straightforward strategies

I think it was dear ol’ Lara Meyerratken who first introduced me to Brian Eno and Peter Schmidt’s Oblique Strategies many years ago, which she would use to some effect to overcome her periodic songwriting struggles. A collection of “Over One Hundred Worthwhile Dilemmas”, the Strategies are short cryptic instructions, printed on cards to be drawn at random and used as solutions for overcoming creative blocks. I had an early web 1.0 version loaded on my Strawberry iMac, tho’ I can’t say I ever let their mysterious suggestions improve or alter my work at all. Just too stubborn I guess.

However, the more I teach, the more I find myself relying on a semi-regular set of instructions of my own, less oblique, perhaps, and a little more direct. Most of them are pretty obvious – like “Stop whining and get the fuck to work” – and one turns out to be identical to the first Oblique Strategy ever, which said “Honour thy error as a hidden intention.” Embracing your mistakes is always a good idea, and I often encourage students to put them up on the wall, or the web, or wherever someone (yourself included) might see it casually, or in passing. The lessons we can learn from failures are often best seen with new eyes, or someone else’s. Maybe it should just say
Anyway, the best and most useful one is what I’ve usually been calling “Driving into the skid,” by which I mean to go in the direction in which you’re being led. It’s really just a way of acknowledging the obvious, since it’s amazing how often we can’t see what’s right in front of us. Sometimes it’s just a matter of accepting that what you’re doing “for fun” is the real work. In other cases, it’s realizing that what seem like two different ideas or pieces are really answers to the same problem.

Last week I had two good examples of this on the same day. My former student (and friend and bartender and future tattooist) Sean Muller has been working in the back studio here since graduation, making his large-scale mixed-media photographs, covered with paint and text and scratches and cement. He’d ask me to come take a look and help him figure out what to do to escape his current block. I guess he was worried that the work was becoming stagnant, the imagery too similar, the hand-work a style. How could he push himself away from more of the same?

On the way out back, he casually remarked that the week’s heat had destroyed much of his undergraduate work, a whole pile of c-prints curled and melted and stuck together. He’d peeled apart a few of them to show me how fucked up they’d become and oh well… As we started to discuss the imagery of his large pieces – almost all of them vertically composed black-and-white pictures of churches and sacred architecture – I thought he should try something totally different just to see how his techniques would translate, what they would mean in a different format. Choosing images at random wasn’t necessarily the right solution, of course, so then what to do? I couldn’t help noticing how similar the textures of his painted pieces matched the damage on his old color work, pieces that once had meaning to him, now ruined. Et voilà! His new imagery could be… the old imagery.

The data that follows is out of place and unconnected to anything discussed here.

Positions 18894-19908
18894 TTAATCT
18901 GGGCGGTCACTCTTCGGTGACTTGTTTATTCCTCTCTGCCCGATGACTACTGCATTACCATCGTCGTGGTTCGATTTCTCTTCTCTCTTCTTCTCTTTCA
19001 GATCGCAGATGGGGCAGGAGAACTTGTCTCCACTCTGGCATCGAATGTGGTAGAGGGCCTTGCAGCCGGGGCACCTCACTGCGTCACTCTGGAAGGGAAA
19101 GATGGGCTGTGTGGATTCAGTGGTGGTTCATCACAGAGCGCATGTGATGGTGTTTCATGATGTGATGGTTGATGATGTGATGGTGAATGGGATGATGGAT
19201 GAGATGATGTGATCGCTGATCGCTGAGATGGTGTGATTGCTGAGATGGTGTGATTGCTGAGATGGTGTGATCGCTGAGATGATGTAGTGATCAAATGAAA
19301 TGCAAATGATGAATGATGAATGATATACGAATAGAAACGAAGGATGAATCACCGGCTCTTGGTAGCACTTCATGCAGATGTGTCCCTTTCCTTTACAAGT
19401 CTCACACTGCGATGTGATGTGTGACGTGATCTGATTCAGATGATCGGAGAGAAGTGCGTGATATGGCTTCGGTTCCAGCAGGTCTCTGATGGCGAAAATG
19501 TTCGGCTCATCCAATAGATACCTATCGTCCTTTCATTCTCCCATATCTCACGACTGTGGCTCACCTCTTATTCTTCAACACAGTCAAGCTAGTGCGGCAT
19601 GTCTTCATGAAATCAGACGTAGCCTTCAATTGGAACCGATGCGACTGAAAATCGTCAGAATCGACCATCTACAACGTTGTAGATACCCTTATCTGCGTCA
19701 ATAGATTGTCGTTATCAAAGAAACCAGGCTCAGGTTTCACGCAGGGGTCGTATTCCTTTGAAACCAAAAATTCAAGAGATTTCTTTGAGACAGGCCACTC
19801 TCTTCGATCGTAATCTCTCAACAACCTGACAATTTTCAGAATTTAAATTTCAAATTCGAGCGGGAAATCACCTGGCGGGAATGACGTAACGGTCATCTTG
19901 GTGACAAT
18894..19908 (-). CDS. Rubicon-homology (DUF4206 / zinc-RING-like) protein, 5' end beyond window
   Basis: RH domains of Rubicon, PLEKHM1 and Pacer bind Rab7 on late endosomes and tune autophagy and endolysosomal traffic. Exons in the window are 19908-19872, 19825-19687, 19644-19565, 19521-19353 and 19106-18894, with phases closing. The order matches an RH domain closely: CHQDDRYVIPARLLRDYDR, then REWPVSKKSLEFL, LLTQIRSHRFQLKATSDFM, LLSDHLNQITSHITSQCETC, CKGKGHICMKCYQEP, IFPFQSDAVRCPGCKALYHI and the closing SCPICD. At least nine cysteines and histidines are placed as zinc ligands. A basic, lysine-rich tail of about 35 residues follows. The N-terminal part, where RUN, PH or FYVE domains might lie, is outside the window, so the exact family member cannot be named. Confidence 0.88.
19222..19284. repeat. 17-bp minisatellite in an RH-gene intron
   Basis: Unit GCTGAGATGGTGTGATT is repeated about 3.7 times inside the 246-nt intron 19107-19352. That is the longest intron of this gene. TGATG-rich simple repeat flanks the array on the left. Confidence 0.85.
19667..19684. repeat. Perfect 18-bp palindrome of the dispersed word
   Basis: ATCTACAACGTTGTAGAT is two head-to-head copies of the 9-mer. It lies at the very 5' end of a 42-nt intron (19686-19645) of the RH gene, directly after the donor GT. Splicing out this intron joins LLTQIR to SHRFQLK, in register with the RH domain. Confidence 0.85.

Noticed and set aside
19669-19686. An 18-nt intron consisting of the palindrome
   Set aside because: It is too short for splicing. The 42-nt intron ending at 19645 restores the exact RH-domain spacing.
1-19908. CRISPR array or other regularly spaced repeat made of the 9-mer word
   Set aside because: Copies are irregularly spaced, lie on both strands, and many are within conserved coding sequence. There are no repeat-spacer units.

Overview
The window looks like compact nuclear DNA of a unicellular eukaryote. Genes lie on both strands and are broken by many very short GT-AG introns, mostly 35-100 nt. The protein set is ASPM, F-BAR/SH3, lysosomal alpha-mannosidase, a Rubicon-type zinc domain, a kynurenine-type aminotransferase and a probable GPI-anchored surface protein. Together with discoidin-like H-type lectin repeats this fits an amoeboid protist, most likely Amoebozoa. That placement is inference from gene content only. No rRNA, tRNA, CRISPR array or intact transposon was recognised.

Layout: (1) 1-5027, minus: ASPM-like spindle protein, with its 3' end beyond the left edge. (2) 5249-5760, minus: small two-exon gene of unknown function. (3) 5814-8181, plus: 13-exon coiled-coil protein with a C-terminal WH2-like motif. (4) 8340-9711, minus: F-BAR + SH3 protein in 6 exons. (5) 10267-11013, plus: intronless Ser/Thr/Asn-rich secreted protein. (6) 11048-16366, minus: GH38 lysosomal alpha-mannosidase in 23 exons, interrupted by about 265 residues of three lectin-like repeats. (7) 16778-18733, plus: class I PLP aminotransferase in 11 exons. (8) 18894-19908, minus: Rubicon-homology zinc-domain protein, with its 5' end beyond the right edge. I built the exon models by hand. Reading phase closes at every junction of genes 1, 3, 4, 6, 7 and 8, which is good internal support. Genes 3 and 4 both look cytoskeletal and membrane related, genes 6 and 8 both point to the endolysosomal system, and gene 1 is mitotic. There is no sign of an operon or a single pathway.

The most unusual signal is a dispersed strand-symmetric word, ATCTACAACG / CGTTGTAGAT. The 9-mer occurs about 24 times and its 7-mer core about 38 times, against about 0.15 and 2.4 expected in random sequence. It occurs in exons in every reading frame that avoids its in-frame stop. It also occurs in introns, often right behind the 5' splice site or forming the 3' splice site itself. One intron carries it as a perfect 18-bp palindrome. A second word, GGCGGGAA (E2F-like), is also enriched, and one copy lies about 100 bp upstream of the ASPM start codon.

Coincidentally, another former student was in town for a few days. Valentina Vella was a student from my last Concentration at Penland, who’s now in grad school in Chicago. Over an early evening martini at Brooklyn Social we spoke about her growing body of video and sound work, about Janet Cardiff and binaural recording, assignments in grad school and especially how tough it is to meet people in Chicago. New York gives us such easy access to a range of creative and interesting people, but Chicago just felt smaller and more self-selecting, I guess. Where were the interesting weirdos?

Valentina would soon have access to a good set of binaural microphones to use for recording her stories, and she was telling me the right way to use them. Janet Cardiff apparently uses a styrofoam head with microphones in it to get a more human stereo effect, although, as Valentina told me, “The best thing to record the way ears capture sound is to use actual ears. Someone else’s head.”

“Um, ok,” I said, “why don’t you just do that?” Find someone, anyone, and have them record the stories with their own ears. Post an ad on craigslist. Make it like a date – meet them at a coffeeshop first to weed out the psychos. Not only will the work sound better technically, it will benefit from the singular performance in front of an actual person. What’s more, I have no doubt there will be plenty of Interesting Weirdos…

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